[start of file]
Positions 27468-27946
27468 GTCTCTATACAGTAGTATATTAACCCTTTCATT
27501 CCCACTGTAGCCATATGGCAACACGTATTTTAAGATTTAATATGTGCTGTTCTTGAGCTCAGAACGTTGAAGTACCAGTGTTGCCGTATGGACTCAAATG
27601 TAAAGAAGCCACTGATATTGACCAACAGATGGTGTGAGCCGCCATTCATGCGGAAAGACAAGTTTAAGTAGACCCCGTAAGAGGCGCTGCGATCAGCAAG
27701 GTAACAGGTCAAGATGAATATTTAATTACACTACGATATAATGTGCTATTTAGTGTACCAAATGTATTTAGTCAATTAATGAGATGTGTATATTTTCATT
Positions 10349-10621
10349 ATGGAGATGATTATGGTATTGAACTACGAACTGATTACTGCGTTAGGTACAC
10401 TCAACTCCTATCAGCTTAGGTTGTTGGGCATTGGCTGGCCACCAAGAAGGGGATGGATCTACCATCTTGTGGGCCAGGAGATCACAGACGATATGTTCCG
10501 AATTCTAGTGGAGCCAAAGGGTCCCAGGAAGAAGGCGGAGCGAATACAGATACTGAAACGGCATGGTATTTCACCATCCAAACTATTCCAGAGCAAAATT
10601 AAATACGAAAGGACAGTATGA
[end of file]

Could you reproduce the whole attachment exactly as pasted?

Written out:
Positions 27468-27946
27468 GTCTCTATACAGTAGTATATTAACCCTTTCATT
27501 CCCACTGTAGCCATATGGCAACACGTATTTTAAGATTTAATATGTGCTGTTCTTGAGCTCAGAACGTTGAAGTACCAGTGTTGCCGTATGGACTCAAATG
27601 TAAAGAAGCCACTGATATTGACCAACAGATGGTGTGAGCCGCCATTCATGCGGAAAGACAAGTTTAAGTAGACCCCGTAAGAGGCGCTGCGATCAGCAAG
27701 GTAACAGGTCAAGATGAATATTTAATTACACTACGATATAATGTGCTATTTAGTGTACCAAATGTATTTAGTCAATTAATGAGATGTGTATATTTTCATT
Positions 10349-10621
10349 ATGGAGATGATTATGGTATTGAACTACGAACTGATTACTGCGTTAGGTACAC
10401 TCAACTCCTATCAGCTTAGGTTGTTGGGCATTGGCTGGCCACCAAGAAGGGGATGGATCTACCATCTTGTGGGCCAGGAGATCACAGACGATATGTTCCG
10501 AATTCTAGTGGAGCCAAAGGGTCCCAGGAAGAAGGCGGAGCGAATACAGATACTGAAACGGCATGGTATTTCACCATCCAAACTATTCCAGAGCAAAATT
10601 AAATACGAAAGGACAGTATGA